Implementing hospital guidelines improves warfarin use in non-valvular atrial fibrillation: a before-after study
1 Department of Internal Medicine, University of Torino, Italy
2 Unit of Cancer Epidemiology, San Giovanni Battista Hospital, Torino, Italy
3 Department of Geriatrics, University of Torino, Italy
BMC Public Health 2007, 7:203 doi:10.1186/1471-2458-7-203Published: 10 August 2007
The use of oral anticoagulant therapy (OAT) to prevent non-valvular atrial fibrillation (NVAF) related-strokes is often sub-optimal. We aimed to evaluate whether implementing guidelines on antithrombotic therapy (AT) by a multifaceted strategy may improve appropriateness of its prescription in NVAF-patients discharged from a large tertiary-care hospital.
A survey was conducted on all consecutive NVAF patients discharged before (1st January–30th June 2000, n = 313) and after (1st January–30th June 2004, n = 388) guideline development and implementation.
When strongly recommended, OAT use increased from 56.6% (60/106 in 2000) to 81.9% (86/105 in 2004), with an absolute difference of +25.3% (95%CI: 15% 35%). In patients for whom the choice OAT/acetylsalicylic acid should be individualised, those discharged without any AT were 33.7% (34/101) in 2000 and 16.9% (21/124) in 2004 (-16.7%;95%CI: -26.2% -7.2%). In a logistic regression model, OAT prescription in 2004 was increased by 2.11 times (95%CI: 1.47 3.04), after accounting for stroke risk, presence of contraindications (OR = 0.18; 0.13 0.27), older age (OR = 0.30; 0.21 0.45), prophylaxis at admission (OR = 3.03; 2.08 4.43). OAT was positively associated with the stroke risk in the 2004 sample only.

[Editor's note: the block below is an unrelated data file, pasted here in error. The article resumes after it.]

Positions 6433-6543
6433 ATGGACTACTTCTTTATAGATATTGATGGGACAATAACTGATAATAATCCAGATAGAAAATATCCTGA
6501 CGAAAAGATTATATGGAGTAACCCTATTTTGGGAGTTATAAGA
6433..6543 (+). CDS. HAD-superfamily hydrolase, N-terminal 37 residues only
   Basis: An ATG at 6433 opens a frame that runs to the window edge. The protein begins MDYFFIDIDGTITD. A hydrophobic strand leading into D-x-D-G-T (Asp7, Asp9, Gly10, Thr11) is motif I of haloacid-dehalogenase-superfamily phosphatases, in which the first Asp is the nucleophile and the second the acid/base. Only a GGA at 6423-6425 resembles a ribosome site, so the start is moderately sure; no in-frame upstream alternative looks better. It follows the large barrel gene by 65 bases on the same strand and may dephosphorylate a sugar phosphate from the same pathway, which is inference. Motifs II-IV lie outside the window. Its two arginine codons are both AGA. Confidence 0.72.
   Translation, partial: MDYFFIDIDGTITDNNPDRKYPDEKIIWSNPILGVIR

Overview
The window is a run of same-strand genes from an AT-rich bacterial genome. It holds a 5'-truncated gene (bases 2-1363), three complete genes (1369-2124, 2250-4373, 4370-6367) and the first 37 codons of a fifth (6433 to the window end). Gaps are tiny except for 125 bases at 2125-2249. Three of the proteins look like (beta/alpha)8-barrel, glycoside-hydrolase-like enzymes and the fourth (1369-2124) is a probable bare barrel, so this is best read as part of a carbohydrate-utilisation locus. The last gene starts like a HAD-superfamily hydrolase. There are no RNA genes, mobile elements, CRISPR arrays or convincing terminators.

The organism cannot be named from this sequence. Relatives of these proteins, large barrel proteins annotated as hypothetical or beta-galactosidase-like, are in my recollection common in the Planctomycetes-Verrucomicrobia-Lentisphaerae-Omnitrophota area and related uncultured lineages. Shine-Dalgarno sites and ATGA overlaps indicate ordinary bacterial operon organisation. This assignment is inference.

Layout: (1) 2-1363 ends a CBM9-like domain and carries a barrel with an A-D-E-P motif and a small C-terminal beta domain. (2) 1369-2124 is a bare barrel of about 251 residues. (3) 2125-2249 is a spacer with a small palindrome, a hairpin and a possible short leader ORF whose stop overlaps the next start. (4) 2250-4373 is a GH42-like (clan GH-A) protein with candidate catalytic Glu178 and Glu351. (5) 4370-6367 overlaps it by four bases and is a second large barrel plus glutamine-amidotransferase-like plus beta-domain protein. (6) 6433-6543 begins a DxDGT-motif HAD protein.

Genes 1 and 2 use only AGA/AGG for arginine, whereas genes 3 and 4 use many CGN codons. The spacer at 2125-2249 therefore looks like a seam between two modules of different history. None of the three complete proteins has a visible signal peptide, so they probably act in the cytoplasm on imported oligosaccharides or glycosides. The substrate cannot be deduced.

The guideline implementation has substantially improved the appropriateness of OAT at discharge, through a better evaluation at patient's individual level of the benefit-to-risk ratio.